Photo: Englebright Dam on the Yuba River. South Yuba River Citizens League/Yuba River Waterkeeper
California’s Legislature is returning on Monday, May 4th after an unprecedented decision to suspend its activities due to the COVID-19 pandemic. Early spring is traditionally one of the busiest times of the year for the Legislature, with hundreds of bills receiving final votes in either of the two houses by May 31st. Last month, Assemblywoman Lorena Gonzalez, the chairwoman of the Assembly Appropriations Committee, advised her colleagues to scrap many or most of their bills, and the Legislature is anticipated to focus on passing the state budget, items related to COVID-19, or other urgent issues – such as housing and homelessness – that can’t be postponed past this legislative session.
This is one of those urgent issues.
In California, dams have received public spotlight with the removal of the Klamath Dams – the world’s largest dam removal project – and efforts to restore Hetch Hetchy valley by removing the historic reservoir that supplies drinking water to the City of San Francisco.
Despite this progress for free-flowing rivers, California faces an urgent threat by federal agencies that manage dams for hydroelectric power. Federal licenses for hydroelectric dams are issued by the Federal Energy Regulatory Commission (FERC), which also has exclusive authority to license most non-federal hydropower projects that connect to the interstate electric grid. These dams, however, greatly impact California’s rivers, and water quality certifications issued under section 401 of the Clean Water Act are the only time a state may intervene in the licensing or relicensing of a hydroelectric dam. Without water quality certifications, these dams would operate exclusively to generate power and electricity and without any regard for water quality measures like flow or temperature, which are critical to support the waters we drink, swim, and fish.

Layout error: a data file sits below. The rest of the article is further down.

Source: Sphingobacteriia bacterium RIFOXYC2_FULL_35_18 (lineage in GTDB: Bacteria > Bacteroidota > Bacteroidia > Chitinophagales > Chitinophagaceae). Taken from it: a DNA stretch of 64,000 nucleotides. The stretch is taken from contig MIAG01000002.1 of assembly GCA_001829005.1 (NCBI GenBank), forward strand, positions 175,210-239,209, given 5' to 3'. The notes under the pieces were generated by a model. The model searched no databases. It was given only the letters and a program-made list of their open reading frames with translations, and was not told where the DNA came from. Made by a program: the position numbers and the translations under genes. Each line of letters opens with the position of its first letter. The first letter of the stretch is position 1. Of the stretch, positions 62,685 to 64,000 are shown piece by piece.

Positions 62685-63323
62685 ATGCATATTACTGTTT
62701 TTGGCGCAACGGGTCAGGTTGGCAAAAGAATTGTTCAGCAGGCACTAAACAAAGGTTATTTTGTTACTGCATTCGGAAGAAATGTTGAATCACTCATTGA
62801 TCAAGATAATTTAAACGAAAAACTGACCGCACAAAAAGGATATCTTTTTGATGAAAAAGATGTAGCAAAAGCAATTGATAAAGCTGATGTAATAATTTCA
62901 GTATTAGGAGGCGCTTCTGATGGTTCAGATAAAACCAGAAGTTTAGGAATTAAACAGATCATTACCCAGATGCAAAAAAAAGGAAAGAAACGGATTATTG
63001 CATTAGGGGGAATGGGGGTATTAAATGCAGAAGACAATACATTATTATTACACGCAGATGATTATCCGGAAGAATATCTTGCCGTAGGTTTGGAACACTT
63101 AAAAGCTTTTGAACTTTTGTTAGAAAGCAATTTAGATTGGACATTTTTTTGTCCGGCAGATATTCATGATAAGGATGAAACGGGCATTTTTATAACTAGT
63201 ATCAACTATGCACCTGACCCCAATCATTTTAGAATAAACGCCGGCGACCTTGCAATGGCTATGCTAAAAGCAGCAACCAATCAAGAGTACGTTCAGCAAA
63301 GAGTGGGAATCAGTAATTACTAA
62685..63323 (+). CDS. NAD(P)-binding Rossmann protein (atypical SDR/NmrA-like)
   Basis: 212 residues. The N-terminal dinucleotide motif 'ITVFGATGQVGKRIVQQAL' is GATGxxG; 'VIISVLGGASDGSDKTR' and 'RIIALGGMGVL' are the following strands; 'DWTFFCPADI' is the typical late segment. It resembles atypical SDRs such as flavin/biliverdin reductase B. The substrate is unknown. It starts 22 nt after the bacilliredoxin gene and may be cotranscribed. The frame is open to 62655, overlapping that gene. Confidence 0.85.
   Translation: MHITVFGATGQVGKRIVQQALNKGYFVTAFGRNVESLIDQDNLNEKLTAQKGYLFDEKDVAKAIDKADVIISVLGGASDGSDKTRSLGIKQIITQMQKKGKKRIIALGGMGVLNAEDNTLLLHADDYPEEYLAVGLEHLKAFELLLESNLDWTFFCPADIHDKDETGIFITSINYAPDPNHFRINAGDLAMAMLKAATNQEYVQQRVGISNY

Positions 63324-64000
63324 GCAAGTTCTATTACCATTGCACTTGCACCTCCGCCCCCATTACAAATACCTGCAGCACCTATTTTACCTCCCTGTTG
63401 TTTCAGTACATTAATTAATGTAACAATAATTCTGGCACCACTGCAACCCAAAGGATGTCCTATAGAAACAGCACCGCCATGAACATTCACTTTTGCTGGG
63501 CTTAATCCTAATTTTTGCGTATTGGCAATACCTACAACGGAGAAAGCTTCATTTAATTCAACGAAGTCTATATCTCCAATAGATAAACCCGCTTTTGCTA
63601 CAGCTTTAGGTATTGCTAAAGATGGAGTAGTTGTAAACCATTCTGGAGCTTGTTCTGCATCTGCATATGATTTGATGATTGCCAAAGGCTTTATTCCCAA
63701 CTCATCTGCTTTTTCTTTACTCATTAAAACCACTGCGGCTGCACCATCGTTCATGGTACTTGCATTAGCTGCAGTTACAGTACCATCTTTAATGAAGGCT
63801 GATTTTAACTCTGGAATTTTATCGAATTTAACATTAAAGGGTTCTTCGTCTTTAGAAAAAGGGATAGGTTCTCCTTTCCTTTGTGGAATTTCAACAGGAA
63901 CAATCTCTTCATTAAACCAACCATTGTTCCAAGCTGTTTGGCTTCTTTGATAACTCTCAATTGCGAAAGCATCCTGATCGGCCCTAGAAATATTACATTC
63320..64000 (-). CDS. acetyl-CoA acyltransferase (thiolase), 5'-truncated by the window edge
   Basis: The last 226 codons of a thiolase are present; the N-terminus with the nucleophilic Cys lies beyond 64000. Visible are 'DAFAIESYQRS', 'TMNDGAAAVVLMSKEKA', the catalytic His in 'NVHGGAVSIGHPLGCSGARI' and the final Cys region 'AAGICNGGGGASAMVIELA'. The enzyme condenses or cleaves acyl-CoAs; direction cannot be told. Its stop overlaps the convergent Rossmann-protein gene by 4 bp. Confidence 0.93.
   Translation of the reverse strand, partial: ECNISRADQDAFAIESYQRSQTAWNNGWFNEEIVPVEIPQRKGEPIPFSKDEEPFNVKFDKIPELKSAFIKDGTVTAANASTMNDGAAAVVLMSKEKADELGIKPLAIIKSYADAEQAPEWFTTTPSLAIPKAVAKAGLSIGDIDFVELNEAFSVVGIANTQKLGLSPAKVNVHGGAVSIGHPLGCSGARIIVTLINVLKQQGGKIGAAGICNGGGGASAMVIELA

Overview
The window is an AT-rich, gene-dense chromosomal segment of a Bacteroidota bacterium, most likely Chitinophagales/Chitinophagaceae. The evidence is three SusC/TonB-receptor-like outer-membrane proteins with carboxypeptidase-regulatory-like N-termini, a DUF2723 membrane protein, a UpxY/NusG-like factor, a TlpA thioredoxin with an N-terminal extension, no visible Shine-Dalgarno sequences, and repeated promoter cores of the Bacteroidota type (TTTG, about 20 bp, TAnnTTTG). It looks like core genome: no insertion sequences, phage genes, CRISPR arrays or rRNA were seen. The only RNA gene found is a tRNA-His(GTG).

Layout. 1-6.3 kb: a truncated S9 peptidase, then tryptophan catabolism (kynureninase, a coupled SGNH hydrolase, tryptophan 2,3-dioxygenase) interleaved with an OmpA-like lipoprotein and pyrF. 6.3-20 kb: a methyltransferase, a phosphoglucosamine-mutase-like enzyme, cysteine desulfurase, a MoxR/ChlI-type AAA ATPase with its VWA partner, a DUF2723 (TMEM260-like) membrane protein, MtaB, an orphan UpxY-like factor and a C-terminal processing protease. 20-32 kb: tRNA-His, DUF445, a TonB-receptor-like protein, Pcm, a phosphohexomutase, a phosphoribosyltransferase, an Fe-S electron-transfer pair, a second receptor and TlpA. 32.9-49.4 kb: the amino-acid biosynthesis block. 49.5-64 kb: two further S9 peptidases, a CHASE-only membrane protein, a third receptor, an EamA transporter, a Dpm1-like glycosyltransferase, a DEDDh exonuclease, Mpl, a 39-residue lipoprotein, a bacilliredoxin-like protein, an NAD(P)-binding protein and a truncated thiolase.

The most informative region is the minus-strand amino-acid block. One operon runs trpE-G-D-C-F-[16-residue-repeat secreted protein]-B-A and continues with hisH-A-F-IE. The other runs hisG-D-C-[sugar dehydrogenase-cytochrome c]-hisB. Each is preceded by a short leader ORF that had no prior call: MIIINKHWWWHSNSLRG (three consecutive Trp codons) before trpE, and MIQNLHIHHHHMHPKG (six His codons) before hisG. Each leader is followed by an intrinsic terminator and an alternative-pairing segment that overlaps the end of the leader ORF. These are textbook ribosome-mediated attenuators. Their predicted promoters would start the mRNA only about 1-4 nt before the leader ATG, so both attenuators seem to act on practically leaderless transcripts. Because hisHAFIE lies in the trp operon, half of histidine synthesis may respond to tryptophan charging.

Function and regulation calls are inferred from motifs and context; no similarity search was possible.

Federal agencies are now taking action to waive state’s rights to issue water quality protections for hydroelectric dams based on a troublesome DC Circuit Court decision that was decided last year (Hoopa Valley Tribe v. FERC).
In the last two weeks, FERC issued two orders waiving state water quality certifications – the very tool that sets the terms and conditions under which a dam must operate to protect water quality: one waiver in North Carolina and, critically, one waiver in California for the Yuba-Bear Project located on the Middle Yuba, South Yuba, and Bear Rivers. This is a dangerous and precedential move to usurp California’s authority in protecting our rivers and native fish, and will unravel decades of investment and work to restore California’s river ecosystems.
Over a year has passed since the Hoopa Valley decision, leaving numerous hydroelectric dams, and the rivers they impact, vulnerable to a waiver of the state’s authority to issue or impose water quality protections. California is currently facing a wave of hydroelectric dam relicensing – and without the ability to issue or deny a section 401 water quality certification – California will be entirely excluded from the relicensing process of massive infrastructure on its rivers.
California Coastkeeper Alliance and local California Waterkeepers have carefully evaluated our work and priorities in light of COVID-19. While we have scaled back our legislative priorities this year, this is one issue that cannot be ignored or postponed further. That is why we are urging Governor Newsom and the Legislature not to look past the urgency of this issue – an issue that if left unresolved, will leave California in the backseat for the next 40 to 50 years as dams are operated by federal agencies without adequate protections for water quality, fish, and other wildlife.
Policy Manager Kaitlyn Kalua represents CCKA and its member Waterkeepers in state regulatory and legislative forums to advance statewide water policy.